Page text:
Leidal contends that she received nothing of value from Roy because she was forced to hire another contractor to redo all of his work and she paid the contractor less than half of the $8,300 that she had agreed to pay Roy. But the district court found that, based on the city inspector’s trial testimony, Leidal unnecessarily had Roy’s work redone. This court defers to the district court’s credibility determinations. Vangsness v. Vangsness, 607 N.W.2d 468, 472 (Minn. App. 2000).
Leidal claims that she knew nothing about the licensing requirement and that Roy did not prove that she engaged in “illegal or unlawful” actions. The district court concluded that because Leidal’s son worked for Roy’s commercial-roofing business, he “should have known the circumstances regarding [Roy’s] licensing.” And, although a claim of unjust enrichment arises when a party illegally or unlawfully gains a benefit, a “cause of action for unjust enrichment has been extended to also apply where * * * [a] defendant[’s] conduct in retaining the benefit is morally wrong.” Schumacher, 627 N.W.2d at 729-30 (citations omitted); Stein, 565 N.W.2d at 474.
Leidal contends that even if she knew about and participated in Roy’s illegal conduct, the parties were in pari delicto, and therefore the district court should have left both parties as they were. The doctrine of in pari delicto bars recovery by one party in favor of another when both parties are wrongdoers. State by Head v. AAMCO Automatic Transmissions, Inc., 293 Minn. 342, 347, 199 N.W.2d 444, 448 (1972).
The doctrine of in pari delicto, based on judicial reluctance to intervene in disputes between parties who are mutually involved in wrongdoing, holds that anyone who engages in a fraudulent scheme forfeits all right to protection, either at law or in equity.
Brubaker v. Hi-Banks Resort Corp., 415 N.W.2d 680, 683 (Minn. App. 1987) (quotation omitted), review denied (Minn. Jan. 28, 1988).
Here, although Roy did not obtain a residential-roofing license or an exemption, he could have obtained a license or an exemption and finished the work. And, even if Leidal knew that Roy had no license to perform the work, the consequences for failing to secure a license apply to the contractor alone. See Minn. Stat. § 326.92, subd. 1 (2000) (providing that person who performs unlicensed work is guilty of misdemeanor). We decline to apply the doctrine of in pari delicto here.
C. Clean-hands doctrine
Leidal contends that the clean-hands doctrine bars Roy from obtaining equitable relief because he “knew or should have known that the contract was for an illegal act.” The clean-hands doctrine provides that “he who seeks equity must do equity.” Gully v. Gully, 599 N.W.2d 814, 825 (Minn. 1999) (quotation omitted). A court may apply the doctrine to deny a party equitable relief if that party acted in bad faith or if “the result induced by his conduct will be unconscionable either in the benefit to himself or the injury to others.” Hruska v. Chandler Assocs., Inc., 372 N.W.2d 709, 715 (Minn. 1985) (quotation omitted). Leidal argues that the fact that Roy applied for the building permit in her name and that, in his contract with her, he used the name Standard Roofing, Inc., instead of Titan-Standard, Inc., the name of his commercial-roofing company, proves that he knew that he would be performing work illegally.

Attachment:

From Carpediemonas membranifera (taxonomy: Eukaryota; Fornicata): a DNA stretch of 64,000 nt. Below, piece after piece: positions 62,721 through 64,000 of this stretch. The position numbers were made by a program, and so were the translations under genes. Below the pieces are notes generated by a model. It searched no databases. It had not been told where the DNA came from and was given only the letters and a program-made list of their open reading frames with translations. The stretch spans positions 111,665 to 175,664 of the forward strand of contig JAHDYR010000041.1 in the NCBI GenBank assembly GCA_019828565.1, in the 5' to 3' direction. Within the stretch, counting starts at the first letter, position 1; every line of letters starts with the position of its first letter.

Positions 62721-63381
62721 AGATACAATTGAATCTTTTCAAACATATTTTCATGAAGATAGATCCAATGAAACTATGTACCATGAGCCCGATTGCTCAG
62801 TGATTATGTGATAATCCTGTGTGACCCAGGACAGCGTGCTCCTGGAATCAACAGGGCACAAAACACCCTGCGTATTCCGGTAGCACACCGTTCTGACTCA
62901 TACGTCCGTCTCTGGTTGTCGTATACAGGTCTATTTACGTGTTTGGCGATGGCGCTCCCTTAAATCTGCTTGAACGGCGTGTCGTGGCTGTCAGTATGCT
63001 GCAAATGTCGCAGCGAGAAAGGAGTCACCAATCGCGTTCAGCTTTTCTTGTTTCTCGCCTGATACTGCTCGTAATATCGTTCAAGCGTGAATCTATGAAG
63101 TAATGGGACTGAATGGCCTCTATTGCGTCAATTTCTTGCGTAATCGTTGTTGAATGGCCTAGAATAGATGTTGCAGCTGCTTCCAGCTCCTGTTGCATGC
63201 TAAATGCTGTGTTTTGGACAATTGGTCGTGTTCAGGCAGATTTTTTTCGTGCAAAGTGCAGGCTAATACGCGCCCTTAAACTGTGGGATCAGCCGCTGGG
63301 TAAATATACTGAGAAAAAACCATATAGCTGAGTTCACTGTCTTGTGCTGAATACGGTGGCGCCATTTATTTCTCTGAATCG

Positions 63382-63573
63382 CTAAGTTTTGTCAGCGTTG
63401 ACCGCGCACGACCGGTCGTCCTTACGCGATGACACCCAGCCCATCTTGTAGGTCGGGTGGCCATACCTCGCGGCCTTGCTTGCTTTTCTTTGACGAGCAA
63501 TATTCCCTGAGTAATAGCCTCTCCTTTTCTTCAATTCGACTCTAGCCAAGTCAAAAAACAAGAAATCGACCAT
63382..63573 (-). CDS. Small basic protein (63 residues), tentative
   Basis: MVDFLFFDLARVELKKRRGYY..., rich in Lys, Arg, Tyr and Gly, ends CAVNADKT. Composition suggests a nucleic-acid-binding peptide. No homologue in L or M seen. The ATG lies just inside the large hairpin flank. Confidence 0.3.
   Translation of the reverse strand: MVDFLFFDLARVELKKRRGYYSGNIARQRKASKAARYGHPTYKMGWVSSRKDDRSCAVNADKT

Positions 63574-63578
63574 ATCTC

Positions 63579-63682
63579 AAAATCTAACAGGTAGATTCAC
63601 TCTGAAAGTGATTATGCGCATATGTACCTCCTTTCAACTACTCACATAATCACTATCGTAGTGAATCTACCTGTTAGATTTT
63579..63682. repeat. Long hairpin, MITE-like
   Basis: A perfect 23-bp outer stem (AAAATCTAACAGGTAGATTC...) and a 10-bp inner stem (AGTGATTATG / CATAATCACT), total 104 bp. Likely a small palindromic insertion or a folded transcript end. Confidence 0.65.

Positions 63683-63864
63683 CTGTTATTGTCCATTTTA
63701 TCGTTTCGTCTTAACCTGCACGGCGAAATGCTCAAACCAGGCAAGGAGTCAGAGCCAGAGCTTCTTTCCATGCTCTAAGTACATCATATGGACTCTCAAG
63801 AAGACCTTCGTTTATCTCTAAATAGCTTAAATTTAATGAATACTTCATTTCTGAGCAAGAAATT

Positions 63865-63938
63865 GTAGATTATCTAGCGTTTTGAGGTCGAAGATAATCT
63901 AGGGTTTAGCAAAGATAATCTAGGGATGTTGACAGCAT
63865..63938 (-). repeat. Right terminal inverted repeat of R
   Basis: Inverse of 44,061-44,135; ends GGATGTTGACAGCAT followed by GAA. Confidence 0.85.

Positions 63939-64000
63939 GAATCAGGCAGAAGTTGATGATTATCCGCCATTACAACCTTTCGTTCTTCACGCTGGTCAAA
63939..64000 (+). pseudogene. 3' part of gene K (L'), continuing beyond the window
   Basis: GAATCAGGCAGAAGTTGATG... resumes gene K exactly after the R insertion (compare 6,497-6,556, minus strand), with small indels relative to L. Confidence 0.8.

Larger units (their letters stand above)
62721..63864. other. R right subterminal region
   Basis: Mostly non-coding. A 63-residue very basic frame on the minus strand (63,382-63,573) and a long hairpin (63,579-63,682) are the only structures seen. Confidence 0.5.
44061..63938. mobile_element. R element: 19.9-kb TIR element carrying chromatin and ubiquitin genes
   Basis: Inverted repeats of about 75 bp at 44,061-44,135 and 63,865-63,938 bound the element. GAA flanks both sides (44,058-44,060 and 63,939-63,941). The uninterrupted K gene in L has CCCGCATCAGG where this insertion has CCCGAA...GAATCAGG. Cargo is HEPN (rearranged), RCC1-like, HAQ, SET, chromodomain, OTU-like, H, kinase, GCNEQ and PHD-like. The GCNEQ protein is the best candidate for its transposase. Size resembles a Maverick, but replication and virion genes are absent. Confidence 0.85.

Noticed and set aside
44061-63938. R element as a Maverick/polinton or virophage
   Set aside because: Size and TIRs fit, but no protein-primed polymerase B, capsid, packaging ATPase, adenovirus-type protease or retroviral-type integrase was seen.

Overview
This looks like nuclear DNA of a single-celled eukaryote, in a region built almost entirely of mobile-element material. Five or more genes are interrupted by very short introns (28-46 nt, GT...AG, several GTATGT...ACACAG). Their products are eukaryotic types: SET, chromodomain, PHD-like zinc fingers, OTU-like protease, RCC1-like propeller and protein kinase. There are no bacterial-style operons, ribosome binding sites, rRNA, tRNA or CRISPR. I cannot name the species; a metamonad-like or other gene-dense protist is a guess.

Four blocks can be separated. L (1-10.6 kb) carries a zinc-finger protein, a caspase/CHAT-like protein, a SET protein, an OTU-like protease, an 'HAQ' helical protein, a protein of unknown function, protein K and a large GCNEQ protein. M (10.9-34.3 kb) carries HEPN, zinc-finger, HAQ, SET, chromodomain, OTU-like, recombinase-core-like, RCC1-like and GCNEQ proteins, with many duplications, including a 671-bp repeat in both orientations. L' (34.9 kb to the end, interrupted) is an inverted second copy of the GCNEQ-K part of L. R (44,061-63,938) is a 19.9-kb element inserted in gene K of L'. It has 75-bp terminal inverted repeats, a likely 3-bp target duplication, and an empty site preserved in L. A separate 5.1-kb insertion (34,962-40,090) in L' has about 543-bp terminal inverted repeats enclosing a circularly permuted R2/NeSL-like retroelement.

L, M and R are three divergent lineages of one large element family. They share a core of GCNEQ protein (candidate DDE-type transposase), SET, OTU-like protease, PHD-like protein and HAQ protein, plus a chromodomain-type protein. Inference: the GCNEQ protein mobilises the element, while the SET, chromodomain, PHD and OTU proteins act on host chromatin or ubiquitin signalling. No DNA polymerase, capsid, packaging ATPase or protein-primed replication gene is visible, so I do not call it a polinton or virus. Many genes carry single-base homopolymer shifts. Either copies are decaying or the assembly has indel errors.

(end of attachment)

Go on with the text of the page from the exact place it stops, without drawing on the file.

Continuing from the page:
But the evidence here does not support a finding that Roy acted in bad faith or in a manner that unconscionably benefited himself or injured others. At trial, the city inspector testified that a homeowner may hire an unlicensed contractor to perform residential-roofing work if that contractor obtains an exemption from licensure and if the project cost does not exceed $15,000. Roy testified that he did not apply for an exemption because once the city had revoked the building permit for the job, Leidal refused to talk to him about completing the work.
Roy also testified that, although he applied for a building permit in Leidal’s name, he signed the application with his own name; he did not intend to deceive anyone. Roy testified that at the time he contracted with Leidal he was in the process of changing the name of his commercial-roofing company from Standard Roofing, Inc., to Titan-Standard, Inc., and that he believed that he contracted with Leidal under the name of Standard Roofing, Inc., because his insurance certificate still bore that name. The district court apparently found Roy’s testimony credible, and this court defers to the district court’s credibility determinations. See Vangsness, 607 N.W.2d at 472. The district court did not abuse its discretion by concluding that Leidal benefited at Roy’s expense and that it would be unjust for her to retain that benefit.
Leidal contends that the evidence at trial did not support the amount of the district court’s judgment because Roy submitted no evidence regarding the hours worked or rates of pay for the labor on her job. This court will set aside a damage award only if it is “manifestly and palpably contrary to the evidence.” Levienn v. Metro. Transit Comm’n, 297 N.W.2d 272, 273 (Minn. 1980) (citation omitted).
The contract price of $8,300 for the job covered labor, materials, and the cost to dispose of old roofing materials. Roy testified that he paid three people, including Leidal’s son, for the work but that he had no documentary evidence to support that claim. Roy provided invoices that showed that he had paid $1,574.59 for materials for the job. He also paid $3,655 in disposal costs for old roofing materials, which the district court found “terribly inflated.” The city inspector testified that Roy had satisfactorily completed approximately 75% of the job before the city revoked the building permit. Based on that evidence, the district court’s finding that Roy had invested a minimum of $3,500 in the project was not manifestly and palpably contrary to the evidence.